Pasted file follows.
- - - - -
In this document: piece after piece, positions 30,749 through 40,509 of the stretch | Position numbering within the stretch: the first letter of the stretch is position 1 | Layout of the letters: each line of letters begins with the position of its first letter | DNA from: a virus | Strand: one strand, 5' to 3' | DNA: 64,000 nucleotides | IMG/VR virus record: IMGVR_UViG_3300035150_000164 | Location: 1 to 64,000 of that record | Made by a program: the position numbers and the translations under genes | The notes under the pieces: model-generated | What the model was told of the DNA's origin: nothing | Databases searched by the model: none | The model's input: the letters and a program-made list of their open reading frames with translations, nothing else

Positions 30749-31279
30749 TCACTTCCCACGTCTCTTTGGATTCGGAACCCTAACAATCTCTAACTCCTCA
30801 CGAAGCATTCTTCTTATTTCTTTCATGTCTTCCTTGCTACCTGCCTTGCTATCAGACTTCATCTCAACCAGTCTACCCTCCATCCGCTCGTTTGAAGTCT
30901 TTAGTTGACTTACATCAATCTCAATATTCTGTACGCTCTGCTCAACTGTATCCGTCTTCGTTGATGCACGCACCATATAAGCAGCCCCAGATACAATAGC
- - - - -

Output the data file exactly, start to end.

In this document: piece after piece, positions 30,749 through 40,509 of the stretch | Position numbering within the stretch: the first letter of the stretch is position 1 | Layout of the letters: each line of letters begins with the position of its first letter | DNA from: a virus | Strand: one strand, 5' to 3' | DNA: 64,000 nucleotides | IMG/VR virus record: IMGVR_UViG_3300035150_000164 | Location: 1 to 64,000 of that record | Made by a program: the position numbers and the translations under genes | The notes under the pieces: model-generated | What the model was told of the DNA's origin: nothing | Databases searched by the model: none | The model's input: the letters and a program-made list of their open reading frames with translations, nothing else

Positions 30749-31279
30749 TCACTTCCCACGTCTCTTTGGATTCGGAACCCTAACAATCTCTAACTCCTCA
30801 CGAAGCATTCTTCTTATTTCTTTCATGTCTTCCTTGCTACCTGCCTTGCTATCAGACTTCATCTCAACCAGTCTACCCTCCATCCGCTCGTTTGAAGTCT
30901 TTAGTTGACTTACATCAATCTCAATATTCTGTACGCTCTGCTCAACTGTATCCGTCTTCGTTGATGCACGCACCATATAAGCAGCCCCAGATACAATAGC